Brass Ganesh Statue in Abhaya Mudra with Trident Tilak on Trunk Decorated with Colored Stones 20 inc

Materials: Indian Brass Cast in Delhi, India
Total Height Including Base: 20 inches or 51 cms
Base Width & Depth: 13.5 x 9 inches
Weight: 50 pounds or 23 kgs
  • The 4 armed Ganesha is decorated in colored blue, red and turquoise stones while holding a noose, an elephant goad, his favorite sweets; laddus with his right held up in the abhaya mudra of protection
  • The vahana, or vehicle of Ganesh the rat Mooshika, is seated near Ganesha's feet holding a small piece of a laddu which he is holding in his paws as an offering to his Lord
  • Ganesh "the Remover of Obstacles" is one of the most popular Hindu gods and is invoked before the start of any venture to help pave the way for success

Item :ITEM# 89BS65

SKU: DT-God Status-8-12
Sold By: DTribals of Naperville
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Ganesh is seated with 4 arms which hold a noose with a lotus flower, an elephant goad, laddus with his right held up in the abhayamudra of protection. He has a siraschakra or godly halo behind his head. Mooshika, the vahana or vehicle of Ganesh is seated near Ganesha's feet with a scrap of food firmly in his hands. Rats are the perfect accompaniment to Ganesh "the remover of obstacles," because rats are capable of getting through any obstruction that lay in their path just as Ganesh moves away any roadblocks from your spiritual path. In sculpture, the position of Lord Ganesh's trunk has a symbolic meaning. His trunk turns to the Ganesh's left, that is the direction for success in the world. It is a position associated with grihastas, or householders.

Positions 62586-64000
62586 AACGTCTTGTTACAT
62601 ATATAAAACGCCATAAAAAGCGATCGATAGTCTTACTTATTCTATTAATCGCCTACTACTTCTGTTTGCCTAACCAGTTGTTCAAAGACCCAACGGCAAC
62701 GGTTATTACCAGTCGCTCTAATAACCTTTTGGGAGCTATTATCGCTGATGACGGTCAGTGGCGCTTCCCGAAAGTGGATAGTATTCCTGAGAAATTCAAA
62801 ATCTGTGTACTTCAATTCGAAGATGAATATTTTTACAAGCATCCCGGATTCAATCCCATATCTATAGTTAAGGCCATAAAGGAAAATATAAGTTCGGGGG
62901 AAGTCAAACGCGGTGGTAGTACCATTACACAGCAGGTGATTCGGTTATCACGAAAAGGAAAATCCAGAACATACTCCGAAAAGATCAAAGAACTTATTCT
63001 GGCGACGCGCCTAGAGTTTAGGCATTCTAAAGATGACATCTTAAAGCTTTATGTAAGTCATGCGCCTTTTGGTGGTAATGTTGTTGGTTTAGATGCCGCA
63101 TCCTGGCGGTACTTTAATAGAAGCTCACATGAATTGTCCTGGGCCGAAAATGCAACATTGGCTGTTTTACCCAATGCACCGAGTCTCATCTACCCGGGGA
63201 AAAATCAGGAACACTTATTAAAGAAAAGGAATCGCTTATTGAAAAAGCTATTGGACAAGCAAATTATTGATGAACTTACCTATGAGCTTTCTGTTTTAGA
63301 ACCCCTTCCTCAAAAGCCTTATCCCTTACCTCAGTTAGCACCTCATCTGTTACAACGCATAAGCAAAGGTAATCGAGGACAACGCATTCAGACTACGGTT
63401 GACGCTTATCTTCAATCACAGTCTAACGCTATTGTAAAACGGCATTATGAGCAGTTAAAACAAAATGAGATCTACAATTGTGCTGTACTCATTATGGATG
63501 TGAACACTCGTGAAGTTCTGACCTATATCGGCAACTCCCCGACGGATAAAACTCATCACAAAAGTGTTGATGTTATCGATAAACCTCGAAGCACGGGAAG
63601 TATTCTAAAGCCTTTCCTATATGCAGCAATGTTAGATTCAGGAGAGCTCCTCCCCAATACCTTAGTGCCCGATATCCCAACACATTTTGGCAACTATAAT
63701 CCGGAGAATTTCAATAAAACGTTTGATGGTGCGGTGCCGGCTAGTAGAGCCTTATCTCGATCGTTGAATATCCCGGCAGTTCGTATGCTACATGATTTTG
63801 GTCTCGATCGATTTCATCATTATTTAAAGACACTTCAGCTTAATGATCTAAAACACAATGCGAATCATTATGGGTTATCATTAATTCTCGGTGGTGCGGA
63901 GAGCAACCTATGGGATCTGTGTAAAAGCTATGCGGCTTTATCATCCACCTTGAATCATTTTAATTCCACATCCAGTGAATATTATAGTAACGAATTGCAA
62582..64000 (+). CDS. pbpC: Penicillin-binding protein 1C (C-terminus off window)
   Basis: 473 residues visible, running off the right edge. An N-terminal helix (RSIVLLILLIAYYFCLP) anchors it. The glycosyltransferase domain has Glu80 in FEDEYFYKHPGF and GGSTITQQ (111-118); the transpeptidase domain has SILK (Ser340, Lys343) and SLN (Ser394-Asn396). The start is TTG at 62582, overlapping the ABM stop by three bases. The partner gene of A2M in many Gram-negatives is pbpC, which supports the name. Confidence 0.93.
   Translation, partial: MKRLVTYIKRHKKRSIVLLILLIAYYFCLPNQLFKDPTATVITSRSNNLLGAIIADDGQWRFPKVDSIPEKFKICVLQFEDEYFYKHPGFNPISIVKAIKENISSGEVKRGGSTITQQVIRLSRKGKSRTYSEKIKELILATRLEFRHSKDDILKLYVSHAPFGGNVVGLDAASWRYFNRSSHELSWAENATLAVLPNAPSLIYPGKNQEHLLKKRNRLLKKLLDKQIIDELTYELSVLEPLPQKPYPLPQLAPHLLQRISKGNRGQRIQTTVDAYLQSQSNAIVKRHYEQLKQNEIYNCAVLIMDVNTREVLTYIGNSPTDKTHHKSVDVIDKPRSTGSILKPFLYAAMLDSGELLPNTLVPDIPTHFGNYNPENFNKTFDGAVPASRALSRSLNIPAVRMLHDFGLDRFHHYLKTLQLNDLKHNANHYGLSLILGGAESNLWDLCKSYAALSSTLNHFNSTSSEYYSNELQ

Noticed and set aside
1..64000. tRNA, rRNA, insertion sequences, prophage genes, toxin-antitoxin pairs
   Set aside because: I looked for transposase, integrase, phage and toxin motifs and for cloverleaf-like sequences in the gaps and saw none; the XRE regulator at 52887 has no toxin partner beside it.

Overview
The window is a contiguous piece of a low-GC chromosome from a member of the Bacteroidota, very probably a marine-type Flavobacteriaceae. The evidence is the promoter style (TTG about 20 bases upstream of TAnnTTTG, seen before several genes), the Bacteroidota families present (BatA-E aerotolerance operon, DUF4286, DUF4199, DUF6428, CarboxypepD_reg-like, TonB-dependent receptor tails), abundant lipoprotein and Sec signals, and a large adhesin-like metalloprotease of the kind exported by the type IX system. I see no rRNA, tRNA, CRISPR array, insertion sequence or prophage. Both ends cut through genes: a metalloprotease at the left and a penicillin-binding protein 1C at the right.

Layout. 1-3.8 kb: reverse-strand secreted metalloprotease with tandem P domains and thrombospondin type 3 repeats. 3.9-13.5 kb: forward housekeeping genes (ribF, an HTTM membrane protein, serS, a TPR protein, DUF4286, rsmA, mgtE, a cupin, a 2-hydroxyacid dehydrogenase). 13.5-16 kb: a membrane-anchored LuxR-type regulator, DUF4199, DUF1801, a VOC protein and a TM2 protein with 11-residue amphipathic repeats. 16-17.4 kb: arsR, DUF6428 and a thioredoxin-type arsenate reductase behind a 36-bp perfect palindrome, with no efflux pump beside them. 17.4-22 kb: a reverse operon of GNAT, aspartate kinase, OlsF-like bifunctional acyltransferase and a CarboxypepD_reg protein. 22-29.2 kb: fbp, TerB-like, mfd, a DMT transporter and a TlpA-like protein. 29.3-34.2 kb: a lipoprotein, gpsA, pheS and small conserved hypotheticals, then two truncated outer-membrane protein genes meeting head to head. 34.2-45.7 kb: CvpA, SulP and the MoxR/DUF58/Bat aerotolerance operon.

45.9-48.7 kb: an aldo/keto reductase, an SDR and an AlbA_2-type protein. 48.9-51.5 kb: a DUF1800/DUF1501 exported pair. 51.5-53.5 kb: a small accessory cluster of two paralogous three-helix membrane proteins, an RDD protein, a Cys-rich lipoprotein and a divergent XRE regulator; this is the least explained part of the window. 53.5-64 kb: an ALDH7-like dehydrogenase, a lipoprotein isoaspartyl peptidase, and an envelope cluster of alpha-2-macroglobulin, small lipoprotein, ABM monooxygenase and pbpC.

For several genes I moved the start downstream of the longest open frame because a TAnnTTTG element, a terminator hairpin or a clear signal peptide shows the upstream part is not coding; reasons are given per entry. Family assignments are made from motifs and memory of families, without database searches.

"In heaven Lord Ganesh will establish the predominance of gods, on earth that of people, in the nether world that of serpents and anti-gods"
~A Hymn from Sri Bhagavat-Tathva~

The chubby, gentle, wise, elephant-headed Ganesh, or Ganesha, is one of Hinduisms most popular deities. He is the remover of obstacles, the deity whom worshippers first acknowledge when they visit a temple. He is also patron of letters and of learning; he is the legendary scribe who, using his broken tusk, which he often holds, wrote down parts of the Mahabharata epic. Ganesh is usually depicted colored red; he is pot bellied, has one tusk broken, and has four arms that may hold a pasam, a goad, and a pot of rice or sweetmeats. The sweet meats are held in a type of bowl known as a laddus. His appetite for these sweets is legendary and offerings of them are often left at his shrine.

Statues of Ganesh can be found in most Indian towns. His image is placed where new houses are to be built; he is honored at the start of a journey or business venture, and poets traditionally invoke him at the start of a book.

A pasam is a triple twine weapon. Each of the three twines represents, arrogance and conceit, Maya - the illusory nature of the real world, ignorance. In Hindu ideology weapons are a viewed as symbolic tools to destroy the ego rather than to cause any type of bloodshed. Goads (or elephant prods) are typically used to direct elephants. Goads are symbolic of how one should steer the soul away from the ignorance and illusions of this earthly world just as a mahout would steer an elephant away from any treacherous path.